## FM transmitter and Dark sensor

A dark sensor can be converted to a simple FM transmitter using the following components. This FM transmitter is very sensitive and it has transmitting range of 30 meters.

## Telephone misuse indicator

When the phone line is in idle condition (on hook), the full voltage of 48V DC from the exchange appears across the line. When the phone is engaged by lifting the hand set, the voltage across the line falls down to around 12V. Thus, under idle condition (48V), VR1 is adjusted to give a positive biasing voltage to the base of Q3. As Q3 conducts Q1 gets into reverse bias and stops conduction. If the phone is engaged, Q3 stops conducting due to voltage drop across the lines, and subsequently, Q1 and Q2 starts oscillating and beeping is heard. Thus, this circuit can be used as an indicator for telephone tapping and misuse by an unauthorized person.

## AM receiver from dark sensor

In this case, LDR has been replaced with capacitor C1-0.01uF and resistor R3-1K has been replaced with L1 & VC1. In place of a LED, a Piezo Diaphragm has been kept.

We just need to add inductor, capacitor and a piezo diaphragm to convert a dark detector to an AM radio.

## Mode of NE555- Astable

This circuit has been configured in Astable mode. The output pulses are determined by the values of resistors R1, R2 and the timing capacitor C1. The formula for the frequency of pulses is: f= 1.44/[(R1+2R2)*C1].

## Sound generator and Musical toy organ

One of the main objectives of LDR Engineering projects is to make students capable of developing their own logic for making devices. Here is an example that tells how LDR Engineering helps in developing ideas.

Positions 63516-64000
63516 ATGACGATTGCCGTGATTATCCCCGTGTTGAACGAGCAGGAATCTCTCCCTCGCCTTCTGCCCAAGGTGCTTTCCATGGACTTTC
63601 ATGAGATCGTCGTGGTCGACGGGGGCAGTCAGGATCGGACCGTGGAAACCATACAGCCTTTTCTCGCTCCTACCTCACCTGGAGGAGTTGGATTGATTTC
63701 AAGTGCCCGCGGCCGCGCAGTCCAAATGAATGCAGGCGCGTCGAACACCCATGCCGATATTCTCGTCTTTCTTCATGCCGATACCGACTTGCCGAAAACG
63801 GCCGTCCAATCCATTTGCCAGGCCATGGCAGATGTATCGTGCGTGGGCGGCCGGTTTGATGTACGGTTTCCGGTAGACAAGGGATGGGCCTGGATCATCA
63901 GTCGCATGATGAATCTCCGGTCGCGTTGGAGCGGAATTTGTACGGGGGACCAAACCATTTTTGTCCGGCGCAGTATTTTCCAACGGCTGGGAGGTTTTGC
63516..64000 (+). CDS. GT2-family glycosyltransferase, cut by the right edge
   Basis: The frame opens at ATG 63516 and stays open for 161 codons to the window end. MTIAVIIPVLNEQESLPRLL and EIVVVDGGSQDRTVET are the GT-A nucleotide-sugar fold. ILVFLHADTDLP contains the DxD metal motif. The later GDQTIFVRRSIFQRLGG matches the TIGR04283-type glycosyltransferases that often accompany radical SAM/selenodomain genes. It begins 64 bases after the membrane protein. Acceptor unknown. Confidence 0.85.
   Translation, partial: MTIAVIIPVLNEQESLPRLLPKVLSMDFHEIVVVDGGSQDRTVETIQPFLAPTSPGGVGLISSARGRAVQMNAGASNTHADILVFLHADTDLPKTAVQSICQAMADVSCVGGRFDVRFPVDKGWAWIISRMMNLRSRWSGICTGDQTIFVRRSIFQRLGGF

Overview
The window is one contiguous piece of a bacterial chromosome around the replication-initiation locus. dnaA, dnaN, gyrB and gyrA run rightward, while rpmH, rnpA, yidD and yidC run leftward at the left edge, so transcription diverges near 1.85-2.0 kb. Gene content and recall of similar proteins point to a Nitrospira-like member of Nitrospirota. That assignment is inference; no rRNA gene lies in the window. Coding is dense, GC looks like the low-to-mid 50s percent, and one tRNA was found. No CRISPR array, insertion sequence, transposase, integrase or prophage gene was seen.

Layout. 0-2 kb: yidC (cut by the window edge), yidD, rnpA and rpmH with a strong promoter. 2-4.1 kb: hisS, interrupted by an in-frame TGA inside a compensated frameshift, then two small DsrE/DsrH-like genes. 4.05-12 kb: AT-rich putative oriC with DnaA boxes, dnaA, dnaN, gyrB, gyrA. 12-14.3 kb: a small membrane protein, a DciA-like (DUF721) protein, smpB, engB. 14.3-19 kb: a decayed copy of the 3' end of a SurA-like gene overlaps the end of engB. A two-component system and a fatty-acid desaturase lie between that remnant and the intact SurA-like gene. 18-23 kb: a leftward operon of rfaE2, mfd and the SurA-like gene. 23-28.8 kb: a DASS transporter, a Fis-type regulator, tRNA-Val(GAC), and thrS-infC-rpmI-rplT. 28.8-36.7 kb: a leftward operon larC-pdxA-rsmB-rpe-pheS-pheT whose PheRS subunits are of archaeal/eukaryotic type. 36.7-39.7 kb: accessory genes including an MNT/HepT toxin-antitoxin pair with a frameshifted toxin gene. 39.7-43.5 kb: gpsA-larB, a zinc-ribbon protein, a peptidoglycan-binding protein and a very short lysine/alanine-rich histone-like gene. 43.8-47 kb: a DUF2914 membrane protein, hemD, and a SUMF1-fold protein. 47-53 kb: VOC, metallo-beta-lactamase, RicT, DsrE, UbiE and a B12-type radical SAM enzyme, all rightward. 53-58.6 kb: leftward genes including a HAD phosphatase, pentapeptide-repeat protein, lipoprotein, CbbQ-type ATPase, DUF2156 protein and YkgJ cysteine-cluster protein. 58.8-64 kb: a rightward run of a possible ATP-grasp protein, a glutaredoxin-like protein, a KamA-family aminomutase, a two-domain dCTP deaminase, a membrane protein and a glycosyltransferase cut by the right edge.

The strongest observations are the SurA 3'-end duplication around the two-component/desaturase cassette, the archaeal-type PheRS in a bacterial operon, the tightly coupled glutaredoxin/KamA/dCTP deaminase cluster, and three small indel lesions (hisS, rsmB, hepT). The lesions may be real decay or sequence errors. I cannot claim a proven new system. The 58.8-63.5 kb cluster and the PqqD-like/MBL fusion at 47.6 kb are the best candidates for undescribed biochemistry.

## How to use variable resistors

There are 3 pins/terminals on a preset. The maximum resistance that a preset can provide is written on it. If 100K is written on preset, it means that we can vary its resistance from 0 Ohm to 100K. A movable metal is rotated in clockwise or anticlockwise direction that changes the resistance of preset.

## How to use a relay

A relay is an electrically operated switch. Current flowing through the coil of the relay creates a magnetic field which attracts a lever and changes the switch contacts. The coil current can be on or off so relays have two switch positions and they are double throw (changeover) switches.

The relay’s switch connections are usually labeled COM(POLE), NC and NO:

COM/POLE= Common, NC and NO always connect to this, it is the moving part of the switch.

NC = Normally Closed, COM/POLE is connected to this when the relay coil is not magnetized.

NO = Normally Open, COM/POLE is connected to this when the relay coil is MAGNETIZED and vice versa.

A relay shown in the picture is an electromagnetic or mechanical relay.

## OR-gate realization

To make an object counter we can use a simple dark detector circuit and a normal calculator. Pole and NO (Normally Open) terminals of a relay have to be connected to the two pins which are used to activate ‘=’ key of calculator.